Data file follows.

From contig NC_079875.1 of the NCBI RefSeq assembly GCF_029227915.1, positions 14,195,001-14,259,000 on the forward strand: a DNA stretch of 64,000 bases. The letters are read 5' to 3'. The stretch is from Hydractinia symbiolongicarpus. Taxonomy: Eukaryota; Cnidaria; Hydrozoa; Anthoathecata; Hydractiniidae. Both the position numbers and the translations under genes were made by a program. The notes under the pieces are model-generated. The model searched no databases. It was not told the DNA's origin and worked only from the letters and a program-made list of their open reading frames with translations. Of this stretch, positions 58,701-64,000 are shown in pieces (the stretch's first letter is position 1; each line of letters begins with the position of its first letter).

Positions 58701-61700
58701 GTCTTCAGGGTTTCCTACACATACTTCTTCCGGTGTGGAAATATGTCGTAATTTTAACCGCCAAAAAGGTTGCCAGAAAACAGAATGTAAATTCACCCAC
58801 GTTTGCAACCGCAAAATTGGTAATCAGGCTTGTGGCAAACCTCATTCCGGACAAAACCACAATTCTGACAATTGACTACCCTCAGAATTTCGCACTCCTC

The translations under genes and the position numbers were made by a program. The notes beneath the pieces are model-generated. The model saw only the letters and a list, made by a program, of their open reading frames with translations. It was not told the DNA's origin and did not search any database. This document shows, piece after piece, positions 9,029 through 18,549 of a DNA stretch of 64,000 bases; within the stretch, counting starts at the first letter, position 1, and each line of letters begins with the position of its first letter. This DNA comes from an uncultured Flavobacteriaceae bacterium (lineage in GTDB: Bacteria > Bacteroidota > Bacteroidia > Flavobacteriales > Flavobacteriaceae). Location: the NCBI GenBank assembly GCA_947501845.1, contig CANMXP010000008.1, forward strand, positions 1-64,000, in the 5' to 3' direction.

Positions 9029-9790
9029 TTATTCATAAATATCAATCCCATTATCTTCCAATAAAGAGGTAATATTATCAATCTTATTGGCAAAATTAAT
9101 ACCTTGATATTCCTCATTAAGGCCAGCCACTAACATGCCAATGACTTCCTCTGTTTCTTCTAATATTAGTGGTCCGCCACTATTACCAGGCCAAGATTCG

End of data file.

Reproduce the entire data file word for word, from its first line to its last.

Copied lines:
From contig NC_079875.1 of the NCBI RefSeq assembly GCF_029227915.1, positions 14,195,001-14,259,000 on the forward strand: a DNA stretch of 64,000 bases. The letters are read 5' to 3'. The stretch is from Hydractinia symbiolongicarpus. Taxonomy: Eukaryota; Cnidaria; Hydrozoa; Anthoathecata; Hydractiniidae. Both the position numbers and the translations under genes were made by a program. The notes under the pieces are model-generated. The model searched no databases. It was not told the DNA's origin and worked only from the letters and a program-made list of their open reading frames with translations. Of this stretch, positions 58,701-64,000 are shown in pieces (the stretch's first letter is position 1; each line of letters begins with the position of its first letter).

Positions 58701-61700
58701 GTCTTCAGGGTTTCCTACACATACTTCTTCCGGTGTGGAAATATGTCGTAATTTTAACCGCCAAAAAGGTTGCCAGAAAACAGAATGTAAATTCACCCAC
58801 GTTTGCAACCGCAAAATTGGTAATCAGGCTTGTGGCAAACCTCATTCCGGACAAAACCACAATTCTGACAATTGACTACCCTCAGAATTTCGCACTCCTC

The translations under genes and the position numbers were made by a program. The notes beneath the pieces are model-generated. The model saw only the letters and a list, made by a program, of their open reading frames with translations. It was not told the DNA's origin and did not search any database. This document shows, piece after piece, positions 9,029 through 18,549 of a DNA stretch of 64,000 bases; within the stretch, counting starts at the first letter, position 1, and each line of letters begins with the position of its first letter. This DNA comes from an uncultured Flavobacteriaceae bacterium (lineage in GTDB: Bacteria > Bacteroidota > Bacteroidia > Flavobacteriales > Flavobacteriaceae). Location: the NCBI GenBank assembly GCA_947501845.1, contig CANMXP010000008.1, forward strand, positions 1-64,000, in the 5' to 3' direction.

Positions 9029-9790
9029 TTATTCATAAATATCAATCCCATTATCTTCCAATAAAGAGGTAATATTATCAATCTTATTGGCAAAATTAAT
9101 ACCTTGATATTCCTCATTAAGGCCAGCCACTAACATGCCAATGACTTCCTCTGTTTCTTCTAATATTAGTGGTCCGCCACTATTACCAGGCCAAGATTCG